SMSF advisers must tailor strategies for all demographics to demonstrate the real appeal this retirement savings structure has for all superannuants, a sector expert has said.
Speaking at the launch of his latest book, The Guru’s Guide to Self-Managed Super Funds, in Sydney last week, I Love SMSF director Grant Abbott noted it is the job of specialist advisers to demonstrate the appeal of running an SMSF to younger clients.
Abbott pointed out a strategy that included investing in start-up companies could be a way to do this, with the premise being the ability to alleviate some of the contributions tax burden.
“So $25,000 goes into the fund and it is all invested into a start-up company and any income generated you pay tax on it at 15 per cent. But when investing in a start-up, you get a 20 per cent tax offset, which means there is no contributions tax on the money that is allocated to that investment,” he said.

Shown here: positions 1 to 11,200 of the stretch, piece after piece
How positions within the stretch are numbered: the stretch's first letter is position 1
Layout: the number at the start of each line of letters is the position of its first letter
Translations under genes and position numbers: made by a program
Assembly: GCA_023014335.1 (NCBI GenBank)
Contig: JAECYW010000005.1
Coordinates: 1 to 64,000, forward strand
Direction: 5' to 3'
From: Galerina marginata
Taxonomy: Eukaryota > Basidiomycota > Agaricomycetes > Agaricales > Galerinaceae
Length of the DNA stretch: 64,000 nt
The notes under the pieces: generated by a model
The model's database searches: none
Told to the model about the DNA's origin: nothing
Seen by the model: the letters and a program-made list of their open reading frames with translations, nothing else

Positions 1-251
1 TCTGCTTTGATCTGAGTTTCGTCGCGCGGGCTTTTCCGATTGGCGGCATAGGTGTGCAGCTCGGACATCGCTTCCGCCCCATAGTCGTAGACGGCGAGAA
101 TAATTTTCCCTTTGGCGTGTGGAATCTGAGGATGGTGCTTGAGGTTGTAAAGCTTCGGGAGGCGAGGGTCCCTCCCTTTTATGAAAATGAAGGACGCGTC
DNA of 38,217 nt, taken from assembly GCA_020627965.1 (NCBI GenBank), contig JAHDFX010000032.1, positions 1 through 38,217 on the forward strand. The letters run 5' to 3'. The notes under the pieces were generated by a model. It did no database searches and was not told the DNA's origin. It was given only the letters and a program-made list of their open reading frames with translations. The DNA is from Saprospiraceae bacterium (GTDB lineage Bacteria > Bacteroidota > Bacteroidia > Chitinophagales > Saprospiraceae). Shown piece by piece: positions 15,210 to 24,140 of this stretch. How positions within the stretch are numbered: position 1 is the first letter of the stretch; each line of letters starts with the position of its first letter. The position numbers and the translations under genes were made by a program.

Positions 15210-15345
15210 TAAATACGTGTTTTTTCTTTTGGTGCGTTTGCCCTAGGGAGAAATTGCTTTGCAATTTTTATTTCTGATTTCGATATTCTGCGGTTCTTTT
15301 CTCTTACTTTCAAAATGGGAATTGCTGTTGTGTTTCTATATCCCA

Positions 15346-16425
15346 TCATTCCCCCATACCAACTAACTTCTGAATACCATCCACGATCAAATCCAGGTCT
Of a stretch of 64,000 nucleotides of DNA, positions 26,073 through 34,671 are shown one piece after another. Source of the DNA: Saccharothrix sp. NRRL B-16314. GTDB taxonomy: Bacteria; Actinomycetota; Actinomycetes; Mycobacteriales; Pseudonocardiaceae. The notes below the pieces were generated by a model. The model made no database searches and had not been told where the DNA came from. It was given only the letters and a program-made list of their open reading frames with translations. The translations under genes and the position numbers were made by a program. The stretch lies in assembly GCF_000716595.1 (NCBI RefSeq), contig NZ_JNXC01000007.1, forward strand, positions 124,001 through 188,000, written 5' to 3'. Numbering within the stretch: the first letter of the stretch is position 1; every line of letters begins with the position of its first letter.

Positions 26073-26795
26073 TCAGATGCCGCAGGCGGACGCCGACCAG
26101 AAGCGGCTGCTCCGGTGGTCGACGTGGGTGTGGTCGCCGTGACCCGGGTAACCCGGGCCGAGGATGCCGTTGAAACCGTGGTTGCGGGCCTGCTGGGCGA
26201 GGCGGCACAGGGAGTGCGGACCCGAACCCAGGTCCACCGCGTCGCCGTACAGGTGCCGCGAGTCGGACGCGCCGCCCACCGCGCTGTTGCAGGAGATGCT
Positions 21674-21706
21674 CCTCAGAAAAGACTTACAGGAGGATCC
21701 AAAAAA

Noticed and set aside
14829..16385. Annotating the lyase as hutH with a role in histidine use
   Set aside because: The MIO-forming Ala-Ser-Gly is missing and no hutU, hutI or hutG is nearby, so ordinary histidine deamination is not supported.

“In fact, I end up with a 5 per cent extra offset, but unlike the franking credits, I carry it forward and can’t get a refund for it so I use it or lose it.”
He added the investment in a start-up had the further benefit of being capital gains tax-free if the SMSF member sells the stake within a 10-year period.
“This is not a strategy for my mum, it’s not a strategy necessarily for me, it’s for the youngsters. But it’s our job to demonstrate to the youngsters that an SMSF can work for them as well,” he noted.
Abbott emphasised the fact advisers needed to formulate SMSF strategies that resonated with a younger demographic as there were so few developments appealing to them – with the only significant one in recent times being the ability to use limited recourse borrowing arrangements.
“Borrowing to buy property is okay, but it is so hard now inside a self-managed super fund.”
However, Abbott did point out advisers recommending a strategy involving allocations to start-up businesses still had to take into account the principle of diversification.
“You’ve got to think carefully. You can’t put all of your money into one start-up. You’d put the contributions across a basket of different ventures,” he said.